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NEW YORK (Reuters) - Google Inc said it will buy phone hardware maker Motorola Mobility Holdings Inc for $12.5 billion in cash to bolster the adoption of its Android mobile software.
The deal is Google's biggest deal to date. At $40 a share, the offer represents a 63 percent premium to Motorola Mobility's Friday close on the New York Stock Exchange.
"I think it's all about patents. Google is moving to protect the Android community. The danger is that other handset makers feel disenfranchised. Motorola is the weaker player. This could actually collapse the entire community.
"It's a lot of money. Our valuation is substantially below that price.
"Google isn't interested in making money out of making phones. They're interested in advertising."
CAROLINA MILANESI, SENIOR CONSUMER DEVICES ANALYST, GARTNER IN ENGLAND
"This can't be just about buying a hardware company. Motorola has some core patents that will come in quite handy. It won't stop Apple going after them but it will give them a better bargaining tool.
"It could also help Google in the tablet market. They haven't seen as much progress with Honeycomb as they would like.
"It is a lot of money but then who knows how much money they can save in the courts. It's a great deal for Motorola.
"They tried with the Nexus line to become a manufacturer and it turned out to involve a lot more than they'd expected."
HENDI SUSANTO, ANALYST AT GABELLI & CO IN NEW YORK
"Google and Motorola will create a stronger hardware - software integration to compete with Apple, Samsung, and HTC.
"I don't see that it will face regulatory challenges. Having said that, other Android users (Samsung, LG, HTC) may voice concerns that Motorola may have inherited advantages such as tighter integration with the hardware and more knowledge of future Android platforms.
"Google has said that it is going to operate Motorola as a separate business, this should alleviate that concern but doubts may remain. Overall, I would still expect the transaction to close."
"Reduces reliance (for Google) on manufacturers and operators but will raise big concerns within the Android community, and could boost Windows Phone 7's position.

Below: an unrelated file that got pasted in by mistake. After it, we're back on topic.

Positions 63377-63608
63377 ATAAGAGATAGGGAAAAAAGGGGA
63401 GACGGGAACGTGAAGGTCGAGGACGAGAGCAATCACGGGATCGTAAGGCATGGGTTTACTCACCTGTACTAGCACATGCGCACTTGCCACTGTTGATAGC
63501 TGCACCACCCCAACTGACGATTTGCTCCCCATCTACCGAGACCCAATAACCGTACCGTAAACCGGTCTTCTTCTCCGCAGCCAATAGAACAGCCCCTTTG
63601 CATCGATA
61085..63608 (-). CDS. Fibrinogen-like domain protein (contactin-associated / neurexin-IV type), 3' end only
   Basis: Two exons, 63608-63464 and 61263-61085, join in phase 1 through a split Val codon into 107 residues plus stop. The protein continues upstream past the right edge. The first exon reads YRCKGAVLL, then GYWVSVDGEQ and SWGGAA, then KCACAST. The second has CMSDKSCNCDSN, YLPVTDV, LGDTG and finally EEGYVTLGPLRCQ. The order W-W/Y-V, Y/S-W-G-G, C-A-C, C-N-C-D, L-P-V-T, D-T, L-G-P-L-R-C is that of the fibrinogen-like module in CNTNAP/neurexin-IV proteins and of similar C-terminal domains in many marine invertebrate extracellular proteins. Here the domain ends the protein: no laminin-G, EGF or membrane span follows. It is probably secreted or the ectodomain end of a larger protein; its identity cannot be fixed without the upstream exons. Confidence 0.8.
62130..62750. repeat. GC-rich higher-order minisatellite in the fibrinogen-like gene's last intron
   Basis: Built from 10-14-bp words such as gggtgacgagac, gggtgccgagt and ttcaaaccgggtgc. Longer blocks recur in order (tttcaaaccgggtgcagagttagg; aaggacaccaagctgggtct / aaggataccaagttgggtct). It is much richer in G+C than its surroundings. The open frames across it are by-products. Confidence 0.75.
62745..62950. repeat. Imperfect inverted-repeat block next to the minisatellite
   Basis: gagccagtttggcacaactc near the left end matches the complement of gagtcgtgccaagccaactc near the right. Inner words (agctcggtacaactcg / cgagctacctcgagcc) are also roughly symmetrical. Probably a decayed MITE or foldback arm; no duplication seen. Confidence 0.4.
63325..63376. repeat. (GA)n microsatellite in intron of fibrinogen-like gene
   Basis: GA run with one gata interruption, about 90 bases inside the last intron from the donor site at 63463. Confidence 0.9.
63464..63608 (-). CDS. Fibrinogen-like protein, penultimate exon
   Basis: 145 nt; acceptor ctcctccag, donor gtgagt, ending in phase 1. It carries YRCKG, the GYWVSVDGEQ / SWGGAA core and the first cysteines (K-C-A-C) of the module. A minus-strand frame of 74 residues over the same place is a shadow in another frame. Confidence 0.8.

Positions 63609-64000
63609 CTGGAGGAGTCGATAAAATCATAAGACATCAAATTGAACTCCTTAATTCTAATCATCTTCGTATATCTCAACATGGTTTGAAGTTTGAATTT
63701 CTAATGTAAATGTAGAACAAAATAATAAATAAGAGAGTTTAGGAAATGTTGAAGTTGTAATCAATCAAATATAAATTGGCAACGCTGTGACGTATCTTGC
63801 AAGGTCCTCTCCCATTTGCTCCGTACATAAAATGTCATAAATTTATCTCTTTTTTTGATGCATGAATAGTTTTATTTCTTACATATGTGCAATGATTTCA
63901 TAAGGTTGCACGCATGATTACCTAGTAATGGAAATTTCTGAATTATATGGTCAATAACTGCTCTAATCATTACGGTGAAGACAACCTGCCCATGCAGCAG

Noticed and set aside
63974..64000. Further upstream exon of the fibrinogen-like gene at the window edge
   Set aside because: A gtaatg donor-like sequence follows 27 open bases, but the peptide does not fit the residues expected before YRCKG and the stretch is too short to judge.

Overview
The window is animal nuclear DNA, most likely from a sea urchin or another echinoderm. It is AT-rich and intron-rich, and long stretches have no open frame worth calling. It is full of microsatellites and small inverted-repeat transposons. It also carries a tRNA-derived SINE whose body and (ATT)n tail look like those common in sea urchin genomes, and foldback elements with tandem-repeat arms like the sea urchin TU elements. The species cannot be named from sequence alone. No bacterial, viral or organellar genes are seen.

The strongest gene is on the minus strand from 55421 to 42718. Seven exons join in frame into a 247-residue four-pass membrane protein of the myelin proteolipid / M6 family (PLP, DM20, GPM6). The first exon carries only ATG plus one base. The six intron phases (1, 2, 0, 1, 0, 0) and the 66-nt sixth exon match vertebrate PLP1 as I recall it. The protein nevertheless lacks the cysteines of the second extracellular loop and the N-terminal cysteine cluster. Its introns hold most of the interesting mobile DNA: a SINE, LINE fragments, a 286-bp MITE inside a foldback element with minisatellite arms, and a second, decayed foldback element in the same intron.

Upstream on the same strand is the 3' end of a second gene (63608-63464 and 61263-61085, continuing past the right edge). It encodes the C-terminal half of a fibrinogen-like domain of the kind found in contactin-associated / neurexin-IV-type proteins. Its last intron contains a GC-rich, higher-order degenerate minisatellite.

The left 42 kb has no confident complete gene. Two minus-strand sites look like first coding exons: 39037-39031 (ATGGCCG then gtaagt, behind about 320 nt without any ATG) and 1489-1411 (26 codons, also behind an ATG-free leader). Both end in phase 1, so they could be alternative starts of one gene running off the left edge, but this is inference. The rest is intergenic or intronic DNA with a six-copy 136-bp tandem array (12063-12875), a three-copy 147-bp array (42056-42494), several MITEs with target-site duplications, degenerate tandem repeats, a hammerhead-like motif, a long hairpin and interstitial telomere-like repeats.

"Access to patents also a significant motivator. A hugely positive outcome for Motorola Mobility and CEO Sanjay Jha personally following the split into two separate companies in January.
"Google clearly seeks to improve its platform's competitiveness in the long run.
"I'm sure it's Motorola's IPRs (intellectual property rights) that the company looks at here. Android device makers' concern has been the fact that Google didn't have any IPR portfolio.
"It is interesting to see how much Google will buy IPR and share it to the device makers in the future. It's clear that they might look for more. But I don't think Google would be interested in hardware business after this.
"This price should ring bells on how low Nokia shares currently are. And if you think of patents, now Nokia is the one with really strong patent portfolio.
"I'd expect this will boost the speculation whether Nokia would be a takeover target too."
JOHN STRAND, FOUNDER AND CEO OF STRAND CONSULT, COPENHAGEN
"I don't believe that Google wants to compete against Samsung, HTC, LG and Sony Ericsson.
"I think Google will withdraw from the hardware market. They get patents, software and people with knowledge about the mobile industry and sell the Motorola brand to a Chinese manufacturer.
"It's a deal that will take time to pay off.
"They have a lot of cash, they want to chase after profit. Android has not been profitable.
"What it says is that Google wants to provide a total experience that's hardware and software (like Apple).
"If you're RIM, you just lost a potential acquirer.
"They do not need to do this- they're just chasing new sources of profit.
"Motorola Mobility is not that good of a business. Hardware alone is not a money maker.
"Samsung and HTC will now push further for Windows Phone as this move is making clear for them that they need to diversify their platform strategy.
On the other hand this gives Google a huge patent portfolio as Motorola was a pioneer in the GSM."
Reporting by Georgina Prodhan in London, Tarmo Virki in Tallinn, Ritsuko Ando in Helsinki and Liana Baker and Phil Wahba in New York. Compiled by Christopher Kaufman